Dennis Ritchie, R.I.P.

by John Derbyshire

If you were a programmer in the early 1980s, you wanted to learn the spiffy new C language everyone was talking about. (And implementing on PCs — I was the proud owner of Borland’s Turbo C, version 1.0, which had so many quirks and wrinkles they were a study by themselves.) The book you learned from was Kernighan & Ritchie’s The C Programming Language. The book, like all the greatest textbooks, was universally known just by the names of its authors, as in: “Mind if I borrow your Kernighan & Ritchie over the weekend?”

Dennis Ritchie did a great deal more than merely co-write that textbook. He actually created the C language, and was instrumental in developing the UNIX operating system. Both C and UNIX have been huge influences on subsequent developments.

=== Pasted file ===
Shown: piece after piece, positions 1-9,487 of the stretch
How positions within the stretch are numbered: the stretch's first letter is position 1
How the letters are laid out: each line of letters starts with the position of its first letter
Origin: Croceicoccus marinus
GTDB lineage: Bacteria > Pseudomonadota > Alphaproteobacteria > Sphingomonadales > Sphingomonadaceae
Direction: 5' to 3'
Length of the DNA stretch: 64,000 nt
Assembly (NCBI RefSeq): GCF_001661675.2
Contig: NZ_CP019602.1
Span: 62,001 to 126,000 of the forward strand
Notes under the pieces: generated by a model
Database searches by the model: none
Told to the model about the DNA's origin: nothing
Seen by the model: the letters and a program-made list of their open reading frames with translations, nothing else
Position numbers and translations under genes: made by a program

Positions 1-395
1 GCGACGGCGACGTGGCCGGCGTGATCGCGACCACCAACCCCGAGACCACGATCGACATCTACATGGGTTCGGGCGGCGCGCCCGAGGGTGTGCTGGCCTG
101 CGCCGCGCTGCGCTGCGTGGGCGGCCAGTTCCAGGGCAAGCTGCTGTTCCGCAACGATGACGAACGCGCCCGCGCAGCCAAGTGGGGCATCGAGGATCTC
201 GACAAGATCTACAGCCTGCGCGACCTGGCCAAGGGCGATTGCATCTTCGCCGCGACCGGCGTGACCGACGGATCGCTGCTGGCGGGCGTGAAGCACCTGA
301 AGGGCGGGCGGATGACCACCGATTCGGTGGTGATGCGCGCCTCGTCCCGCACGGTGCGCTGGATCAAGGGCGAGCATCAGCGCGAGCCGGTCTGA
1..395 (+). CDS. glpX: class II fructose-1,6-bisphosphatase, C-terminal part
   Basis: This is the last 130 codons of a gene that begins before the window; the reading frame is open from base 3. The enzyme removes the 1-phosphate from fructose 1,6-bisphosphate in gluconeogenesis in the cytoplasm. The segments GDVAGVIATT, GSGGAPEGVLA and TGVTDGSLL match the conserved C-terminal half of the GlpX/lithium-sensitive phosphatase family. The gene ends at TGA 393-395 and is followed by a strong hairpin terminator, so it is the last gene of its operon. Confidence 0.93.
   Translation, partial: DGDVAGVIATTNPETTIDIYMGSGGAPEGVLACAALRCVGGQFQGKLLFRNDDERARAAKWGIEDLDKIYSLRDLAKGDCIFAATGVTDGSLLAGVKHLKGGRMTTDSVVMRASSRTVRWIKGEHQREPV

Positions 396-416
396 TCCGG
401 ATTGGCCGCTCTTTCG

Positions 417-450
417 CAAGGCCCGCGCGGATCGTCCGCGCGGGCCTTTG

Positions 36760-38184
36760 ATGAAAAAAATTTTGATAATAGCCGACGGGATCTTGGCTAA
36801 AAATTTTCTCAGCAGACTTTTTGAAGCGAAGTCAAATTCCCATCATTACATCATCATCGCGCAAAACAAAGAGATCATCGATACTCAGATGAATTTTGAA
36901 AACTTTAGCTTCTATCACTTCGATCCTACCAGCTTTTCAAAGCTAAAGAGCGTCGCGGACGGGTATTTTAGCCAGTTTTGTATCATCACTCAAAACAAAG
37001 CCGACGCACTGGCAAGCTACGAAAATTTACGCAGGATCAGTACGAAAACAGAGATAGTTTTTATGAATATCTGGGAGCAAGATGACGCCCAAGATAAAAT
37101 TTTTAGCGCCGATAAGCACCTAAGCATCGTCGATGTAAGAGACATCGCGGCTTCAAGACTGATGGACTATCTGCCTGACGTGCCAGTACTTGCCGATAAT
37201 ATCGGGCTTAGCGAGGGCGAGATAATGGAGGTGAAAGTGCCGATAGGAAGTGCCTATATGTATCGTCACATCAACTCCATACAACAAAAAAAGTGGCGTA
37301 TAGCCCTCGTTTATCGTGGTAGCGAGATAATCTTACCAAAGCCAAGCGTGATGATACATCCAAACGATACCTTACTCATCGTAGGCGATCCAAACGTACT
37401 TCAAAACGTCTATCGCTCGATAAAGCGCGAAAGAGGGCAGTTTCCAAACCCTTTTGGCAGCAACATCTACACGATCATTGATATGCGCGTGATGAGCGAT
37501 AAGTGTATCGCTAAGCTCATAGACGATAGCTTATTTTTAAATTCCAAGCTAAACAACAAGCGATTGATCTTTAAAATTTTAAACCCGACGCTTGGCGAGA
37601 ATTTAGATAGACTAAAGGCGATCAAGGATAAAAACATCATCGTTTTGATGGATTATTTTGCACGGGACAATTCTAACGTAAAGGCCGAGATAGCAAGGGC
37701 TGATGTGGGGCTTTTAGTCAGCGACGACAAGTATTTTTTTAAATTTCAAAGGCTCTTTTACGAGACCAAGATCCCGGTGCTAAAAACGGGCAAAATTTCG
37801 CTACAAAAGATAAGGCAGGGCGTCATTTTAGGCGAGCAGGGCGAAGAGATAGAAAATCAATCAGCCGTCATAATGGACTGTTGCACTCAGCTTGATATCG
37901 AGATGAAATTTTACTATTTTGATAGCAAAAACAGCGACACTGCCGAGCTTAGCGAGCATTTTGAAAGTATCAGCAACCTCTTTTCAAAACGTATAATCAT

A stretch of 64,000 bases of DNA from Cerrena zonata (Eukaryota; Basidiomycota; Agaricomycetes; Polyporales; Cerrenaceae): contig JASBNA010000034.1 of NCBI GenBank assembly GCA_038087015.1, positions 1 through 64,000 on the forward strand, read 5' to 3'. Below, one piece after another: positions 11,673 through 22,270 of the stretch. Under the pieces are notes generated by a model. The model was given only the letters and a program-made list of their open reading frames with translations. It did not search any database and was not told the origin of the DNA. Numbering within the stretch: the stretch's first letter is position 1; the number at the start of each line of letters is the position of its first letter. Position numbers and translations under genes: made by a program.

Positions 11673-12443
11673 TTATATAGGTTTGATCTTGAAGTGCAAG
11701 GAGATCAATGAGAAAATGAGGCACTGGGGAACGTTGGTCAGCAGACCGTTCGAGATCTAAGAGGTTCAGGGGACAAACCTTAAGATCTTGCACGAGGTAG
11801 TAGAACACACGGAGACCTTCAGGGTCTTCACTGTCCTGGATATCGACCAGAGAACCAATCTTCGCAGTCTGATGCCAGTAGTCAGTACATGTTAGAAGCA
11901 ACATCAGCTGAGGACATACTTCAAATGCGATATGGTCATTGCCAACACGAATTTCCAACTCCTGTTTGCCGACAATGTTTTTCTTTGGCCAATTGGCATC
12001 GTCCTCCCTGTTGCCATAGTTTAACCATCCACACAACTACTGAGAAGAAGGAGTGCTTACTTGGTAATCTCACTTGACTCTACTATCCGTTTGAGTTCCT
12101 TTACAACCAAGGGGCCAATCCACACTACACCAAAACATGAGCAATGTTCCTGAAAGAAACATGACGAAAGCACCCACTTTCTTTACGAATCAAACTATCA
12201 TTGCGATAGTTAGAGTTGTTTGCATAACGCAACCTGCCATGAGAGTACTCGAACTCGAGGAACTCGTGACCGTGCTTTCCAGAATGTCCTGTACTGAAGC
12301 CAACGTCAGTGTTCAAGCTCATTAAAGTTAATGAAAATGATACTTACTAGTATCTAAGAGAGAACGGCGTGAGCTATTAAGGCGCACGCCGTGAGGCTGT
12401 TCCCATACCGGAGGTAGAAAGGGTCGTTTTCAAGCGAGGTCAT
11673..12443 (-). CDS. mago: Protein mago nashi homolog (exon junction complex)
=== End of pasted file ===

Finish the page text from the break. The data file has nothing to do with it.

Ritchie’s death was announced yesterday. Nobody seems to know the precise date or circumstances. Wikipedia says October 8, for whatever that’s worth. Ritchie had been ill for some time.

So we have lost two of the key figures of the Information Age within a few days of each other, and both before their time. (Ritchie was 70, which nowadays is before one’s time … I hope.)

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